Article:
Nasheet Waits, Chip Shelton, Eddie Gale remake, ‘Jazz Meets Sports’

Ron Scott | 2/27/2014, 9:17 p.m.

Nasheet Waits is a key drummer on today’s jazz scene who has developed into a fiery source of creativity as he explores new territories. His ongoing group, Equality, featuring alto saxophonist Darius Jones, pianist David Virelles and bassist Mark Helias, will perform two shows on Feb. 28 at 9 p.m. and 10:30 p.m. at the Cornelia Street Cafe in the West Village.

Waits’ Equality is a band whose position and philosophy totally represent its name. All members contribute material and have an equal responsibility for the execution of its content. The group’s first recording, the self-titled “Equality,” was released in 2009 on the Fresh Sound label. That early group included pianist Jason Moran, alto saxophonist Logan Richardson and bassist Tarus Mateen. Regardless of its personnel, Equality will always possess a strong creative edge.

Waits is the son of the late legendary drummer Freddie Waits, who held chairs with McCoy Tyner, Andrew Hill, Kenny Barron and Joe Zawinel. He was also a prominent member and composer in Max Roach’s M’Boom percussion ensemble. Nasheet Waits later had the opportunity to perform with M’Boom.

Waits is well worth seeing, and the music is swinging with an exploratory edge. There is a $10 cover, and the venue is located at 29 Cornelia St.

Chip Shelton, the multi-instrumentalist who favors the alto saxophone and end-blown flute, will celebrate his new CD release, “Moments in Time,” with vocalist Dwight West and the Spirit Life Ensemble, a 14-member orchestra.

The celebration jumps off on Feb. 28 in Newark, N.J., at the Priory Jazz Club & Restaurant, 233 West Market St. (St. Joseph Plaza) from 7 p.m.-11 p.m. There is no cover charge, but food or beverage purchase is required.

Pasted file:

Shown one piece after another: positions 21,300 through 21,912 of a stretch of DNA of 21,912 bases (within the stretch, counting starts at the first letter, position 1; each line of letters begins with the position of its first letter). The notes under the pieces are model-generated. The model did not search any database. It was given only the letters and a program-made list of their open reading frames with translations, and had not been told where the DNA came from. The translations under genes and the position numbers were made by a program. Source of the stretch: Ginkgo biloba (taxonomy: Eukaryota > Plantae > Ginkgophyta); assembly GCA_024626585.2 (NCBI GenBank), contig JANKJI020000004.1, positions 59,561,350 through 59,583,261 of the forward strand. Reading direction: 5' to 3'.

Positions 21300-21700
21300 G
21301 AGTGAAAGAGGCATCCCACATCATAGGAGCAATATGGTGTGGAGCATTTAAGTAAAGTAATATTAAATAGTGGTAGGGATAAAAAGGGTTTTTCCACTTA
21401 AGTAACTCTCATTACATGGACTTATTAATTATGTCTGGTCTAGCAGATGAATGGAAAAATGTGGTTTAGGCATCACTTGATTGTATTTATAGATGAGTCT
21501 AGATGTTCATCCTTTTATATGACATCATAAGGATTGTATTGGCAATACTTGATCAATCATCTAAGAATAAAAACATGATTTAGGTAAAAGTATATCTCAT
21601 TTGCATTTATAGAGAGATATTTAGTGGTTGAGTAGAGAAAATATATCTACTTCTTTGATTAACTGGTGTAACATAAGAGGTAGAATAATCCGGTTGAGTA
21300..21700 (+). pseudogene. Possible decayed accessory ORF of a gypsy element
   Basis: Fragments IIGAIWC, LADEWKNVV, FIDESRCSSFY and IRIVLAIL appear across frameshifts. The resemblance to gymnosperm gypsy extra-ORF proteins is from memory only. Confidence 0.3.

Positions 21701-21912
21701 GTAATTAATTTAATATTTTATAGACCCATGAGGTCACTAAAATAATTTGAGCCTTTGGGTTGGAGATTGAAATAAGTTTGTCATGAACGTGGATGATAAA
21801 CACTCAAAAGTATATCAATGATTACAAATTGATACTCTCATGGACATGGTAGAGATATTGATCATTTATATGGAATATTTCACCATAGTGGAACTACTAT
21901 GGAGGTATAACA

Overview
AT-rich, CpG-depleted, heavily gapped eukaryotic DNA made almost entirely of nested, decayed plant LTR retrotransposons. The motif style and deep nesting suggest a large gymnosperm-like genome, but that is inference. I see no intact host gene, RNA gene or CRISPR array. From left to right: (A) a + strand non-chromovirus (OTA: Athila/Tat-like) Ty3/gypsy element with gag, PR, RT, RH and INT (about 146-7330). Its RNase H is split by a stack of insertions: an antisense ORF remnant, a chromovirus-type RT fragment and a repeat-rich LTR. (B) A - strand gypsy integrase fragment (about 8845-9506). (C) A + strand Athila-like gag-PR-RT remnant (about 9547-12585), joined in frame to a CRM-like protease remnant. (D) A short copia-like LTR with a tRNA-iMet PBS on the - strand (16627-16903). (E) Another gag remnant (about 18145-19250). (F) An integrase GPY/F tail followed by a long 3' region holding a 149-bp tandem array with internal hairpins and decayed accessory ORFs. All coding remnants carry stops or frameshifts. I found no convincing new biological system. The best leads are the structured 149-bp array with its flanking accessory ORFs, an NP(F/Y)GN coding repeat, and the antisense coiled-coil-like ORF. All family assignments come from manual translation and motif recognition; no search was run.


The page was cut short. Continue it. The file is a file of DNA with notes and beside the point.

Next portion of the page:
Shelton utilizes the entire flute family, from the tiny piccolo, Bb flute, concert flute in C, alto flute, bass flute, (the five-foot) contra-bass flute to the ethnic wood flutes. “These instruments are more difficult to play, but I’m willing to work harder to produce these different sounds that people don’t ordinarily hear,” said Shelton.

Shelton’s arsenal also includes percussion, keyboards and C-tenor and C-soprano saxophones. Similar to his heavy arsenal of instruments, Sheldon’s compositions reflect a varied array of music, from classical to jazz and soul.

Trumpeter Eddie Gale, a native of Brooklyn who has resided in San Jose, Calif., since 1972, has recorded a remake of “Ghetto Music,” his original 1968 Blue Note Records issue. Now, 45 years later, the release of Gale’s “Ghetto Music: The Remake and Beyond,” is available online.

“My music expresses my life in my community before and after I was told I lived in the ghetto during the 1960s Civil Rights Movement.” Gale and his Inner Peace Arkestra features a nine-piece ensemble with a variety of musicians, including harpist Destiny Muhammad, violinist Sandy Poindexter, double bassist Marcus Selby, flutists Teresa Orozco and Brianna Stevens and vocalists Deena Angeletti, Carolyn Jones, Keith Hames and Phil Jacklin.

The original release was critically acclaimed, and this new recording brings another perspective to a recording that was released 45 years ago and is still worth hearing. Because so many jazzheads have not heard the original, this new release will introduce Gale’s music to a new generation.